• someone who is an instrumental figure in driving your department/company’s growth and profitability;

  • someone that would absolutely ruin your day AND your week, were they to hand in their notice of resignation.

Please note, however, that there are no universal A-players. Their rockstar status is very much dependent on them being assigned the right role and working in the right environment.


Just as an outstanding performer could become a below-average performer if placed in the wrong position in an organization, so could an employee who is an A-player in a particular type of culture become a B or C-player if placed in the wrong (for them) company.

This is why the number one thing you, as a leader, should start with is:

Clearly defining your company’s identity

When you think of a person that you know fairly well, what is the first idea that pops into your mind about them? What is the overriding impression of them?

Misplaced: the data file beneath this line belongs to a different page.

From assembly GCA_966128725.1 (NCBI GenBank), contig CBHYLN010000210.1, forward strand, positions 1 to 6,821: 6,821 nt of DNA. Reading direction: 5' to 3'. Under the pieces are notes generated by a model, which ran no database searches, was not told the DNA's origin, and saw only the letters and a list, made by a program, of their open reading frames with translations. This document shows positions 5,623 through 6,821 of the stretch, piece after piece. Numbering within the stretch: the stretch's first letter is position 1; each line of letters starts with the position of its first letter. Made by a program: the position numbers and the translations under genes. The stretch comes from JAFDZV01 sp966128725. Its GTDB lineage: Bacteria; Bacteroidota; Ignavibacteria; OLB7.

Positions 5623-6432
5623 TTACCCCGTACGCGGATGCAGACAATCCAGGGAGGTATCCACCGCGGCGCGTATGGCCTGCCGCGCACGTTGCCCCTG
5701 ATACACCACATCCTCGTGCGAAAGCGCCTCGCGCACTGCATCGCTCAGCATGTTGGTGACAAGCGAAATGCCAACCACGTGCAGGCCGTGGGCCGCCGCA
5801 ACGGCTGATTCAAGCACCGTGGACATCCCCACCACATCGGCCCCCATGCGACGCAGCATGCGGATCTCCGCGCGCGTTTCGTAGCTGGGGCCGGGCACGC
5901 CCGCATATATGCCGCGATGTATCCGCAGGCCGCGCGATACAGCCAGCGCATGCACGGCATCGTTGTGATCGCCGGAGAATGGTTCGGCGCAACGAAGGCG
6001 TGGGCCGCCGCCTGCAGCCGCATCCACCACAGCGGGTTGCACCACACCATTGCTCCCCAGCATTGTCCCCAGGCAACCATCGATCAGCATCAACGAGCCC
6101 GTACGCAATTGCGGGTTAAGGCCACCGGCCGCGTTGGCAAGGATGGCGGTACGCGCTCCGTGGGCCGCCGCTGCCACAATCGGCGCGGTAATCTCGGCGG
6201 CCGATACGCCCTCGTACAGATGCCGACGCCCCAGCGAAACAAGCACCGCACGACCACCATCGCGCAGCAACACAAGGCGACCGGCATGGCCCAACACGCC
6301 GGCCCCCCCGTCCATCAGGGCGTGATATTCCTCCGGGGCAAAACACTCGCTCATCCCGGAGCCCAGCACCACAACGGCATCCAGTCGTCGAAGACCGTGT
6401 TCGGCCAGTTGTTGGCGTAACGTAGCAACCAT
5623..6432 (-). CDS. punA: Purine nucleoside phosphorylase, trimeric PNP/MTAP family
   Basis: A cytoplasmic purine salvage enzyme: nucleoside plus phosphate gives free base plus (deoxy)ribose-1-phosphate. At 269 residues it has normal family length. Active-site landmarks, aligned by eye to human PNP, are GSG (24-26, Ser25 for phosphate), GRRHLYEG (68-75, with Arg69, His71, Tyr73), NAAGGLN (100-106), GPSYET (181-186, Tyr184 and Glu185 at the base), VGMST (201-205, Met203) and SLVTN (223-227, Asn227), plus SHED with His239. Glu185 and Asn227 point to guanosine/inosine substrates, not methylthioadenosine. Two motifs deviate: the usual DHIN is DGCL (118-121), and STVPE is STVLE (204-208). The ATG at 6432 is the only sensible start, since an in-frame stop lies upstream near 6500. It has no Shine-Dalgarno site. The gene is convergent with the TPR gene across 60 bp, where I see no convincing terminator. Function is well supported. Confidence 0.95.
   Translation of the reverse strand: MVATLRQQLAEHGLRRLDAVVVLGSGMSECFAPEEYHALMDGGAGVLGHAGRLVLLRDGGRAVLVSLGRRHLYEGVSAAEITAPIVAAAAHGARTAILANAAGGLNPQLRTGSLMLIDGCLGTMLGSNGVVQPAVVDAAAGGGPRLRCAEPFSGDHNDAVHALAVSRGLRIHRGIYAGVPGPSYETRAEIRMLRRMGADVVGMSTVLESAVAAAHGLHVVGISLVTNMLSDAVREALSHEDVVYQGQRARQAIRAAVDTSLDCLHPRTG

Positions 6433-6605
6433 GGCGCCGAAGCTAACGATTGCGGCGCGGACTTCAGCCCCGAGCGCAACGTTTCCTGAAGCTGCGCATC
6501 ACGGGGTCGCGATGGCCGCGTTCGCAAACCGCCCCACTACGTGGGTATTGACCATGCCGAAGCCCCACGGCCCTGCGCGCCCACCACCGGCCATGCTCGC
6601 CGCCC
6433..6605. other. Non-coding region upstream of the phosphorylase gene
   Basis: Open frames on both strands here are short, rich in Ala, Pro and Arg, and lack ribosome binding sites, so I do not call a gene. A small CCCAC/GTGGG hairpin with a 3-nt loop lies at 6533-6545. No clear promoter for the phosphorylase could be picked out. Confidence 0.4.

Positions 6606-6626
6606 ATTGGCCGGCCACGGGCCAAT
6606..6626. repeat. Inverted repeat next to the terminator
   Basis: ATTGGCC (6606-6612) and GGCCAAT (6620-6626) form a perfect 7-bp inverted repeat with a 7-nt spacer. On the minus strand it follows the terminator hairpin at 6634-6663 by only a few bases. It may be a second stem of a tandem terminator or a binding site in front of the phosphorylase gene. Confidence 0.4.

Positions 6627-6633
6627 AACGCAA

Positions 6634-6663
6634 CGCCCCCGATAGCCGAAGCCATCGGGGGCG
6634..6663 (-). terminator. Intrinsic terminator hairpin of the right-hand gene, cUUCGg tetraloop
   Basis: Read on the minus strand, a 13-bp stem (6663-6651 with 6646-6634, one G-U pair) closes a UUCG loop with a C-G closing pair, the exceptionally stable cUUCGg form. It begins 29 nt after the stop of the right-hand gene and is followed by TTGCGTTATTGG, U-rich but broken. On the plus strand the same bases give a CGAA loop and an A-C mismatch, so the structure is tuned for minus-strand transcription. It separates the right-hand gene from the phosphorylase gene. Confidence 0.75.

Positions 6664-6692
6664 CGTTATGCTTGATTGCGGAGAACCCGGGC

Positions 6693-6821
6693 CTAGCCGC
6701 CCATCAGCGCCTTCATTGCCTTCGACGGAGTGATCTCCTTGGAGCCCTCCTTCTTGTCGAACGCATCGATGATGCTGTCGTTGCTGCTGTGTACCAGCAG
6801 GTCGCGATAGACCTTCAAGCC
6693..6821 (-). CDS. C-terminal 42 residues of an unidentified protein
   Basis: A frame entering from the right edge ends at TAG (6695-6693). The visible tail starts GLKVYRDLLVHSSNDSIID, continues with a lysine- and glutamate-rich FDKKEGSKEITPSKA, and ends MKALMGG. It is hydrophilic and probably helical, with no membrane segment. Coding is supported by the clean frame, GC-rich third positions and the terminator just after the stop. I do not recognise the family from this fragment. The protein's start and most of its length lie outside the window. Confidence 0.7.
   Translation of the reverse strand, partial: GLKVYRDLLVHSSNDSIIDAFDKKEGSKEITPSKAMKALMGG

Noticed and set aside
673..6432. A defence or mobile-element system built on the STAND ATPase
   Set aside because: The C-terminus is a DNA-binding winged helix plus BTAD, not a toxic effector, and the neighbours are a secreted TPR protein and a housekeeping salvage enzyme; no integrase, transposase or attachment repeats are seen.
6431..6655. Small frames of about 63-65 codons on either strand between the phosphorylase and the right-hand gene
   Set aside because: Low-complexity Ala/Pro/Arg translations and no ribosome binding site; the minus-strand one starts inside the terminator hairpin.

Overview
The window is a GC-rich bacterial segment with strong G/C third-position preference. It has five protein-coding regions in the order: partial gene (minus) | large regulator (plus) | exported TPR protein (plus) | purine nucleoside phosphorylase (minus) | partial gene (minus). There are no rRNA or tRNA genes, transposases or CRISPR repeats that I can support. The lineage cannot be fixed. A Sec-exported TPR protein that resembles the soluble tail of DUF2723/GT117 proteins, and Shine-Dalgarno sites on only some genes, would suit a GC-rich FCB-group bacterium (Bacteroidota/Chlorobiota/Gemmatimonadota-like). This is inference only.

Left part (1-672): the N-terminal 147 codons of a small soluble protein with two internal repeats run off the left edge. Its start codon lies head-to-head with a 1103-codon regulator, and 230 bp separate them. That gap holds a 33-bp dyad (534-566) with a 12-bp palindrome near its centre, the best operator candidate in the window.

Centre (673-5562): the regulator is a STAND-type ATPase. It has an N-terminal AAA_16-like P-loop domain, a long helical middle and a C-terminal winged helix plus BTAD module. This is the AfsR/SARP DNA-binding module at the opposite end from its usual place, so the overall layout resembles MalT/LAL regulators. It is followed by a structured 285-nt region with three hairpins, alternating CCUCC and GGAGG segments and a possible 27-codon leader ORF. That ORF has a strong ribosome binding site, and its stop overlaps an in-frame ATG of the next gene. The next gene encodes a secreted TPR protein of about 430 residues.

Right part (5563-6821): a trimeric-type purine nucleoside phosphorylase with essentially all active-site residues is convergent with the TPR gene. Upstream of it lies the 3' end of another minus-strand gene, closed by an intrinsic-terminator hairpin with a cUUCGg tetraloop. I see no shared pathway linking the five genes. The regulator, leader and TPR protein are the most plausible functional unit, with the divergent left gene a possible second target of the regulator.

It’s that person’s identity, which is a unique combination of their values, temperament, and habits. Sure, you may think of what they look like, who they associate with, what they do for a living, where they live, etc. But these are all afterthoughts. The main thing you remember about a person is their individuality, their unique identity.

The same applies to any organization – the number one thing associated with the organization is its culture, or DNA, or identity of that company, which ends up becoming the company’s reputation.